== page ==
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Bhangra, Apache Indian rock Commonwealth Games 2022 closing ceremony

Updated on: 10 August,2022 07:16 AM IST  |  Birmingham
PTI |

Prince Edward “proclaimed Birmingham 2022 closed” and made a formal invitation to the Australian state of Victoria for the 2026 Commonwealth Games

Bhangra, Apache Indian rock Commonwealth Games 2022 closing ceremony

Apache Indian performs during the closing ceremony of the Birmingham Commonwealth Games on Monday. Pic/AP, PTI


From the beats of Bhangra to the power-packed performance of Apache Indian, it was a carnivalesque atmosphere at the refurbished Alexander Stadium here, as a dazzling closing ceremony brought the curtains down on the high-octane edition of the 2022 Commonwealth Games.


More than 4,500 athletes competed from 72 countries over the past 11 days. India finished with 61 medals, five less than their tally four years ago at Gold Coast. As per the tradition, the flag of the Commonwealth Games Federation, was lowered to officially mark the end of the Birmingham Games and handed over to the state of Victoria, Australia, the host of the next edition of the Commonwealth Games in 2026.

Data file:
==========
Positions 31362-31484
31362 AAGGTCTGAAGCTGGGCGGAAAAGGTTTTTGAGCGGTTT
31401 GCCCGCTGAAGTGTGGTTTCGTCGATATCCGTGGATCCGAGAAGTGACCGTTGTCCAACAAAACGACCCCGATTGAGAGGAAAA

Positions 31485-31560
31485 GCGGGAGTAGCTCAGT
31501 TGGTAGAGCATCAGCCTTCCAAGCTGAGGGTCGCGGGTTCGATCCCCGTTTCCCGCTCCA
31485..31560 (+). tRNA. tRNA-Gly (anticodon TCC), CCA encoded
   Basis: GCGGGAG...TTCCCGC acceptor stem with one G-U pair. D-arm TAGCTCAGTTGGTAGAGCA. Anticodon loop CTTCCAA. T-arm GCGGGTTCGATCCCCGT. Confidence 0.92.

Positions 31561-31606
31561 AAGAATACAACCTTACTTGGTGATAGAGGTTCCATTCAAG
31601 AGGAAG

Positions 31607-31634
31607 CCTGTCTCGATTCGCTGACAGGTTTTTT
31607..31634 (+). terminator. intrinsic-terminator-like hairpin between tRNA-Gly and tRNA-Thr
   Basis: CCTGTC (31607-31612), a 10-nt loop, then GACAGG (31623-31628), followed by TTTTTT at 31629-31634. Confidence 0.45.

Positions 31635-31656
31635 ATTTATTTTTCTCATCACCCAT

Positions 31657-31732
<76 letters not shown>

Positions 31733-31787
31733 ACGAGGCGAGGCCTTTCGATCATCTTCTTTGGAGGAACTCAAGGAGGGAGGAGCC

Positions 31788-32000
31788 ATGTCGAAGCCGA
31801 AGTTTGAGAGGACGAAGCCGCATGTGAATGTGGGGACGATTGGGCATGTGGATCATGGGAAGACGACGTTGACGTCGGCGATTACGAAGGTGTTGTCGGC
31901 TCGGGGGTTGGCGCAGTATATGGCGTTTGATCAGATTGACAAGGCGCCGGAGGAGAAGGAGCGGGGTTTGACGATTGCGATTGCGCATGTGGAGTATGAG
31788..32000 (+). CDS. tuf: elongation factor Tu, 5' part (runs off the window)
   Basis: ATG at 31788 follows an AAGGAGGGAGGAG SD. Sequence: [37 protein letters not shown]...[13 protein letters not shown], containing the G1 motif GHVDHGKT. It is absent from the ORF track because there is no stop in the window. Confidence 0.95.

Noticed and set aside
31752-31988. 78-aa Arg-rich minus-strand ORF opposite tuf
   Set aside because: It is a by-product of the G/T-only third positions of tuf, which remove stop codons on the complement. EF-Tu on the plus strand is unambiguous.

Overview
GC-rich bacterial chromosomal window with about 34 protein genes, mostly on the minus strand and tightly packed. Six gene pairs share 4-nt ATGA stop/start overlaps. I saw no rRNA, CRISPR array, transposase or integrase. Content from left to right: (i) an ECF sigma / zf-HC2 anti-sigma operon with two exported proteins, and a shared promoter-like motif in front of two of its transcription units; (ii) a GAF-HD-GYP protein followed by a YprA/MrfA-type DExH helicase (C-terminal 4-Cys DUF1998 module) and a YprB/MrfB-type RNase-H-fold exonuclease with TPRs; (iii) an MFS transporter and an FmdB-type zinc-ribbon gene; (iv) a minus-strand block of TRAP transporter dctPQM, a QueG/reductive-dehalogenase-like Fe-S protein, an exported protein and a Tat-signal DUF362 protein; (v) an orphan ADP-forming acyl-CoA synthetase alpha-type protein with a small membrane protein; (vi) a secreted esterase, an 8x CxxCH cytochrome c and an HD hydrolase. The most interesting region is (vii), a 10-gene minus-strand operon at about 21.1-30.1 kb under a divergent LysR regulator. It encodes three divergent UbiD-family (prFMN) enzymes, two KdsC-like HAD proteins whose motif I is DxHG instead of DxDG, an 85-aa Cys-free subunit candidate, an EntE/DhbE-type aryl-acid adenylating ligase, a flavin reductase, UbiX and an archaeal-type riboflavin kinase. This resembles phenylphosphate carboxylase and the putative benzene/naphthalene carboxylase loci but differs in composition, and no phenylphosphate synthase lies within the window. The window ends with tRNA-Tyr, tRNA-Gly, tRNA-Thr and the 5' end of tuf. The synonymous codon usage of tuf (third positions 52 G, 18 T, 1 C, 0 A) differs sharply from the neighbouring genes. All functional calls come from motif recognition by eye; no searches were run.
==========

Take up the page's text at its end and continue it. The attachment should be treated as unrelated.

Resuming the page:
Prince Edward “proclaimed Birmingham 2022 closed” and made a formal invitation to the Australian state of Victoria for the 2026 Commonwealth Games. 

Also Read: CWG 2022: Sania Mirza congratulates Indian contingent for fine performance


Indian-origin Steven Kapur, a singer-songwriter and a reggae DJ, popularly known as Apache Indian delivered a power-packed performance, belting out chartbusters ‘Boom Shack-A-Lak’, ‘Pass the Dutchie’ and ‘Red Red Wine’ to celebrate sound system culture of the city.

It was followed by model-cum-activist Neelam Gill, who was driven in a yellow MG, while Punjabi MC played out 'Mundiyan To Bach Ke’ to a packed stadium, celebrating Birmingham ‘daytimers’ culture —the 80s and 90s cultural phenomenon.

There were 20 musical performances, which included musical legends Goldie and Beverley Knight collaborating on the iconic ‘Inner City Life’ in a tribute to Wolverhampton’s pioneering role in rave culture and 80s street art.

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